ELECTION BRIEFS: Prop 65 & 67 - Grocery bags

Oct 21, 2016

Proposition 65 is about reusable bags. Namely, the paper bags and thick plastic bags that grocery stores and other stores sell to you and me. It would direct the profits from selling those bags to a new Environmental Protection and Enhancement Fund. So when you buy one of those bags, some of your money will go to wildlife conservation, drought mitigation, and beach clean-up.


ELECTION BRIEFS: Prop 60 - Condoms in Porn

Oct 21, 2016

This measure is about porn, condoms, freedom of speech, and worker safety. In the Adult Entertainment Industry — the pornography business — performers are currently not required to use condoms. Proposition 60 would make condom use mandatory on porn sets in California.

ELECTION BRIEFS: Prop 61 - Drug Price Relief

Oct 12, 2016

Prop 61 is about drug prices, so you can bet it’s a hot button issue. There’s more money being spent on it than any other ballot measure this year — and by Election Day, it could be the most spent on any measure in California history!


California’s Proposition 63 is about gun and ammunition control. Most of the attention is focused on how Prop 63 requires a background check to buy ammunition and bans high-capacity ammunition magazines.

This measure is all about revenue bonds. Bonds are the state’s way of borrowing money for projects that are too big to pay for all at once: big construction projects like dams, highways or bridges. Right now, the state doesn’t need voter approval to sell revenue bonds; they can just sell them to investors, regardless of the amount.

ELECTION BRIEFS: Prop 56 - Raising the tobacco tax

Oct 5, 2016

Proposition 56 is about raising the tobacco tax in California by two dollars per package. Only 12 percent of adults in California smoke — second lowest only to Utah. However, California is also the state with the most smokers overall, because it's the most populous state. And in the last couple of years, e-cigarettes have become more and more popular.


Proposition 59 is about overturning Citizens United. This measure would direct California’s elected officials to try to reverse the U.S. Supreme Court’s ruling that allowed corporations and other organizations to spend without restriction on political campaigns. It's the ruling that said “corporations are people.” If you see nothing wrong with that ruling, then you'll vote no on 59. But if you think the Citizens United ruling was a bad idea, then you'll want to know more about this proposition.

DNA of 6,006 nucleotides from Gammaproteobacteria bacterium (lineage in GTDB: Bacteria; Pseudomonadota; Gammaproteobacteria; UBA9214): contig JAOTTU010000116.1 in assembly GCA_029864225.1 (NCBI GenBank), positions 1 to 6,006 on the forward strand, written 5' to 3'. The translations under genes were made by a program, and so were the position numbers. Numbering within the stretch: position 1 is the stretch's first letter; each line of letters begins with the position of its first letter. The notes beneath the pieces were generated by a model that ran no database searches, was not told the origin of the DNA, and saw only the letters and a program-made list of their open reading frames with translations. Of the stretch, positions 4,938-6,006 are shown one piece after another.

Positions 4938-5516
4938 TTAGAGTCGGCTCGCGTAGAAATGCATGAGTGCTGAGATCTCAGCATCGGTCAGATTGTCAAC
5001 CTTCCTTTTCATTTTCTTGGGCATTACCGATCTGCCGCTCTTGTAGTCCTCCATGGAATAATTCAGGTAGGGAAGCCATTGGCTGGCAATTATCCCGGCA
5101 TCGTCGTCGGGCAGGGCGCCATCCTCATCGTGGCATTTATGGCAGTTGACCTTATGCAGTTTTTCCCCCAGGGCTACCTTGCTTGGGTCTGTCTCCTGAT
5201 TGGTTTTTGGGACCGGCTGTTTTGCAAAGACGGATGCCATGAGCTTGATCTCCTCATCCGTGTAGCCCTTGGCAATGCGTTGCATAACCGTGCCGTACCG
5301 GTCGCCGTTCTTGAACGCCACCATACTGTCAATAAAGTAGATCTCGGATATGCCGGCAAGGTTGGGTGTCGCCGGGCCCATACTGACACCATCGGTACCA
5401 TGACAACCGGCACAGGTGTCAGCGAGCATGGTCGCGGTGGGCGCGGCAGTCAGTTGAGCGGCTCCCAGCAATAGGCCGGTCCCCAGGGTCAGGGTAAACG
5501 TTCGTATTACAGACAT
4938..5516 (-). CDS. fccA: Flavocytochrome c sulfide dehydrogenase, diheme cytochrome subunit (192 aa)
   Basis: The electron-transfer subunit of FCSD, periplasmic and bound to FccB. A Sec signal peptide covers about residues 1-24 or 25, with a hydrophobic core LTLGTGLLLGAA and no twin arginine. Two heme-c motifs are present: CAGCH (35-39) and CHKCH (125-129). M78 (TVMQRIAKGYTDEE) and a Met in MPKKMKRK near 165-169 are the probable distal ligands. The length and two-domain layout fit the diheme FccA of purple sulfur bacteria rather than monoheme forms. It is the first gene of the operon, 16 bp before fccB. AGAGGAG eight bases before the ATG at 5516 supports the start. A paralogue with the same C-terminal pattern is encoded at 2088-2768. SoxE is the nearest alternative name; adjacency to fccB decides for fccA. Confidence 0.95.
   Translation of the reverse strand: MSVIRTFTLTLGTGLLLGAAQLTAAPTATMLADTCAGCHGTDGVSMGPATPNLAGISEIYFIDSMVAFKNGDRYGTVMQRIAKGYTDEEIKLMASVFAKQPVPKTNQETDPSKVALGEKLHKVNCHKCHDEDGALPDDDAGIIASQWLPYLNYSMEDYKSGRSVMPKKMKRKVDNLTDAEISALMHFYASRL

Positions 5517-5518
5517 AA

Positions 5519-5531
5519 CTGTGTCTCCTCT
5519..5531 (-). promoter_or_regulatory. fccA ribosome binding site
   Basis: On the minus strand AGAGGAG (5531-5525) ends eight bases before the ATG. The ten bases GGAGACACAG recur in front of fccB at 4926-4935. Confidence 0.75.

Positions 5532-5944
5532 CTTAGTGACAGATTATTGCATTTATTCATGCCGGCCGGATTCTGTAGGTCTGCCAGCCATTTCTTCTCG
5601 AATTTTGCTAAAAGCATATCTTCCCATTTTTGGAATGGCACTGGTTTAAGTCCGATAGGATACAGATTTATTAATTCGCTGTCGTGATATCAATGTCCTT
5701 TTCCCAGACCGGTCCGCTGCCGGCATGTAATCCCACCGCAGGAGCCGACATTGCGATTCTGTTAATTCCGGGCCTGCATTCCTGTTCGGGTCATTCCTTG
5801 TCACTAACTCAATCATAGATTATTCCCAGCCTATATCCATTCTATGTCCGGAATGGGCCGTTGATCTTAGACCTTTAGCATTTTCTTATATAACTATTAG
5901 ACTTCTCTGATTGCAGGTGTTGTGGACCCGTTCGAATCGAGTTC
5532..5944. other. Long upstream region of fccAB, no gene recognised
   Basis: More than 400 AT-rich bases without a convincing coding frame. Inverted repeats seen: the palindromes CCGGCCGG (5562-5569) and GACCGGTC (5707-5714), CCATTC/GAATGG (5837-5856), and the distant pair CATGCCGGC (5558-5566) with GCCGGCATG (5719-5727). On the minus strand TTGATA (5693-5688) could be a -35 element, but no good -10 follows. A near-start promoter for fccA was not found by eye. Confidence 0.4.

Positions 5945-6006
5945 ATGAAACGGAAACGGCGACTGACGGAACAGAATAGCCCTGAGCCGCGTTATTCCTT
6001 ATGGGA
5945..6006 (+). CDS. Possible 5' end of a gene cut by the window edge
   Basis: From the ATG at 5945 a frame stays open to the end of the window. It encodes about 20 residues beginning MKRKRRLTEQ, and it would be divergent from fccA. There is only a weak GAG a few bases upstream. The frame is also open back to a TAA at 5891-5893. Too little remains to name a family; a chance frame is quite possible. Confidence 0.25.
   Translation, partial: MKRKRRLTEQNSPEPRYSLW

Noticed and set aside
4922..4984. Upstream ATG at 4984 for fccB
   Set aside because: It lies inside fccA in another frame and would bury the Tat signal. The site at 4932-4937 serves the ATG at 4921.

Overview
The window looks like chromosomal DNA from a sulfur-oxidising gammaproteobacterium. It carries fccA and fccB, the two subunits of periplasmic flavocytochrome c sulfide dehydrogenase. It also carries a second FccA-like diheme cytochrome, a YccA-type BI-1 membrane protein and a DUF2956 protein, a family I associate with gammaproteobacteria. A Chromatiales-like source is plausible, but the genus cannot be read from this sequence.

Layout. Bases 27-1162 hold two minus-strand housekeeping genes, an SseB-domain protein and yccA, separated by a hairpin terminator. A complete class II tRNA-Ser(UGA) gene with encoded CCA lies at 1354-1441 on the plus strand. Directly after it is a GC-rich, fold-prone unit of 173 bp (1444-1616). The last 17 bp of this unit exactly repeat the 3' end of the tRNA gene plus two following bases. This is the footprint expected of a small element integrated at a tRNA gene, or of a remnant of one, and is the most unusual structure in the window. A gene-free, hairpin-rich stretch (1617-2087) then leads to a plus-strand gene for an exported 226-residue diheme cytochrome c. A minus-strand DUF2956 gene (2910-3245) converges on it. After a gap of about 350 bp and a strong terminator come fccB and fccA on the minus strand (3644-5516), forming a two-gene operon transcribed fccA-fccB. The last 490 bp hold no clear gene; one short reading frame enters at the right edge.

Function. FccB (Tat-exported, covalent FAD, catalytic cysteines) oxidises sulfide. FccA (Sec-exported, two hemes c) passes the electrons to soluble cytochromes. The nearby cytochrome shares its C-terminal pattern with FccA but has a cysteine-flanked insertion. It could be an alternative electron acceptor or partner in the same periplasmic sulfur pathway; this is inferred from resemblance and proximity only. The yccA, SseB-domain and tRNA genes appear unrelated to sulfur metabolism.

Photo by CC Flickr user Ron Cruz, resized and recropped

To a smoker, a single cigarette means a five minute break. It also means 20 milligrams of nicotine, 7,000 chemicals, and about 30 cents. But if Proposition 56 passes, one thing will change: a single cigarette will cost about 40 cents in California.

Prop 63 takes aim at ammo sales

Sep 21, 2016
Photo by Lucy Kang


Boxes of ammunition are stacked on the shelves of Coyote Point Armory, a gun store in Burlingame. Owner John Parkin has been in business here for two years. On a Friday afternoon, a steady stream of customers comes in to look at handguns under the glass counters.


On the next Your Call, we’ll discuss key down ballot races.

Daily News Roundup for Thursday, May 26, 2016

May 26, 2016
by Robert Campbell - U.S. Army Corps of Engineers Digital Visual Library, used under CC BY-SA 3.0 // Cropped

Rising reality // San Francisco Chronicle

"Fifty years ago, Bay Area residents rallied around the call to save San Francisco Bay. Public action on an unprecedented scale reversed development tides that for more than a century had covered shallow waters with land for industrial parks and housing tracts, roadways and garbage dumps.

Daily news roundup for Thursday, April 21, 2016

Apr 21, 2016
by Flickr user WyoFile WyoFile, used under CC BY 2.0 // Resized and cropped

Here's what's happening in the Bay Area, as curated by KALW news: 

Sharp concerns over crowded ballot // Capitol Weekly

"California’s clogged, high-stakes November ballot is riveting voters’ attention – and raising fears among those who have to count the votes.

  On the April 14th edition of Your Call, Michael Waldman, president of the Brennan Center for Justice, joins us to discuss his new book, “The Fight to Vote.”